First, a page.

Did the Sringeri Matha choose this site because Shankara lived here, or in the vicinity?
The area where it is located has a preponderant presence of residents from south India.
How old is this regional linkage, and could travellers from the south have come here to stay even a thousand years ago?
If so, there is the possibility that Shankara, hailing from Kerala, would have chosen to live here. But again, no one had answers.
Whatever the exact location of Shankara’s abode in Kashi, there are some incidents of his life there that have been recorded by biographers.
There are several biographies called Shankara Digvijaya, but the most popular is that written by Madhavacharya, who later took on the name of Sri Vidyaranya and became the 12th head of the Sringeri Sharada Peetham (1380-1386).
In these traditional accounts, there is a great deal of hyperbole regarding miracles performed by Shankara.
If these are discounted as the excesses of biographers, we can still cull out some events that are common to all accounts and must, therefore, have some basis in fact.
There is agreement that when in Kashi, Shankara acquired one of his most dedicated devotees, Sanandana.
Legend has it that one day, when Sanandana was on the other side of the river, Shankara asked him to return by walking across.
Without a thought the pupil, in absolute faith, obeyed the commandment. As he did so, the Ganga put forth a lotus to support him, and so Sanandana actually walked across the river.
After this, Shankara renamed him Padmapada (lotus-footed).
But legends apart, there are three incidents at Varanasi that are important for providing an insight into Shankara’s thinking, and the texture of his times.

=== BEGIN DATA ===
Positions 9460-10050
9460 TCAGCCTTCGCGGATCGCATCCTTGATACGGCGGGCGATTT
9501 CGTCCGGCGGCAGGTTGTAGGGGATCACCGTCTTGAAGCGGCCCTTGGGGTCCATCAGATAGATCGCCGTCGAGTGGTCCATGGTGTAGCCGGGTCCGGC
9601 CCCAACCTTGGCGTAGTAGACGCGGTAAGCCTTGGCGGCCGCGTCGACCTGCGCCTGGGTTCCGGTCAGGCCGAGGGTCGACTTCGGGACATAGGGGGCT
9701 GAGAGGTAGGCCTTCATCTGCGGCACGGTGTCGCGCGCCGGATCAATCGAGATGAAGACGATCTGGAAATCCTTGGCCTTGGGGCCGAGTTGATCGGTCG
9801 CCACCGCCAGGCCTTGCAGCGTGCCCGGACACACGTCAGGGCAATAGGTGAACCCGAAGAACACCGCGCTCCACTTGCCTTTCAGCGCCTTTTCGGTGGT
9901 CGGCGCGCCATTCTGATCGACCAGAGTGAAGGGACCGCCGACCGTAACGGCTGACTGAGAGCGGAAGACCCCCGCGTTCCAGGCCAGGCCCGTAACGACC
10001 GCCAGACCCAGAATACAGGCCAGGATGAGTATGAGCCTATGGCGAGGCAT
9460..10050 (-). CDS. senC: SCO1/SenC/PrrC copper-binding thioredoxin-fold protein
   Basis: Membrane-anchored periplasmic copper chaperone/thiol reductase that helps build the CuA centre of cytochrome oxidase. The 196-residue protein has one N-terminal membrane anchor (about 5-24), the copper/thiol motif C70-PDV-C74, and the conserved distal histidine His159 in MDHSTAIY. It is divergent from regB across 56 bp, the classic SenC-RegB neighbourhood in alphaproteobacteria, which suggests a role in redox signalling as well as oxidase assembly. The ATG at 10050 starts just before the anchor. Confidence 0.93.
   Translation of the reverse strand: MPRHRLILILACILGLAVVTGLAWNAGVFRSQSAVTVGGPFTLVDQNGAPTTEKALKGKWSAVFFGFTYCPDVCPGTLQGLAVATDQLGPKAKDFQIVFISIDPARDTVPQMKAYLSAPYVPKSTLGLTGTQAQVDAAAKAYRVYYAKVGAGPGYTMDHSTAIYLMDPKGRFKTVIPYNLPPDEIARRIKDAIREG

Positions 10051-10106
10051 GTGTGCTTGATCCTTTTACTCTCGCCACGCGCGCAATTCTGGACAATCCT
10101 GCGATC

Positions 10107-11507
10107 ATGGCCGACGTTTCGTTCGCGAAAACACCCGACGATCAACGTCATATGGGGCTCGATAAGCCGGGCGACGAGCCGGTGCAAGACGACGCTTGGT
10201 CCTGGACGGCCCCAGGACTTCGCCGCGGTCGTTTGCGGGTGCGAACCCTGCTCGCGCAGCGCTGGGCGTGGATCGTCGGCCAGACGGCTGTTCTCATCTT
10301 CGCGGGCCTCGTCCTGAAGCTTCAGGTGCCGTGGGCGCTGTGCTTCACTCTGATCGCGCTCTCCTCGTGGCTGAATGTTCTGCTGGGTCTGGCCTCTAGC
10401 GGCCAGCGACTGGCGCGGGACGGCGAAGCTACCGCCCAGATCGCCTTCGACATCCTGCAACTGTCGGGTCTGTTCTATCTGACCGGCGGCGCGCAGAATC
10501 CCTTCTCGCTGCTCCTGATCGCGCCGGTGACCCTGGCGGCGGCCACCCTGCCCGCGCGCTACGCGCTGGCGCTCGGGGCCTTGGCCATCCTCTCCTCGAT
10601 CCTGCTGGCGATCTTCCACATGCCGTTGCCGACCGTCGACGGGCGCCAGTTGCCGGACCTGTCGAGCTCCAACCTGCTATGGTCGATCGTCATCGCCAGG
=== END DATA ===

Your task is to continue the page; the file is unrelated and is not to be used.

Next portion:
The first relates to his meeting with a chandala or ‘outcaste’, someone traditionally regarded to be from the lowest rungs of society. The encounter took place in the narrow alleyways of the embankment.
Apparently, Shankara was going to the Ganga to bathe when he came upon the chandala.
In those days, Brahmins were supposed to be ‘defiled’ by the very presence of those of this caste, and the disciples of Shankara asked the ‘outcaste’ to move out of the way.
However, the chandala retorted by asking the question: ‘How do differences such as “This is a chandala and this is a Brahmin” arise in the Advaitic doctrine? After all, it is the same Atman that is present in all bodies, irrespective of their castes?’
Shankara was taken aback by this response, and promptly exclaimed that anyone who sees Brahman as the sole reality and recognises the Atman as the same in all is worthy of respect.
All other distinctions are false, said Shankara, and the chandala, who has realised the unity of the supreme consciousness, is akin to my guru.
It is this thought that is enshrined in Shankara’s five-stanza composition, the Manishapanchakam, of which a representative stanza reads as follows:
I am Brahma alone. And, this entire world has been spread out by pure consciousness. All this, without residue, has been superimposed by me through nescience which consists of the three gunas (sattva, rajas and tamas). Thus, he in whom there is firm knowledge in respect of the eternal, blemishless supreme (Brahma) which is unexcellable bliss, is the preceptor, be he a chandala or a brahamana. This is my conclusive view.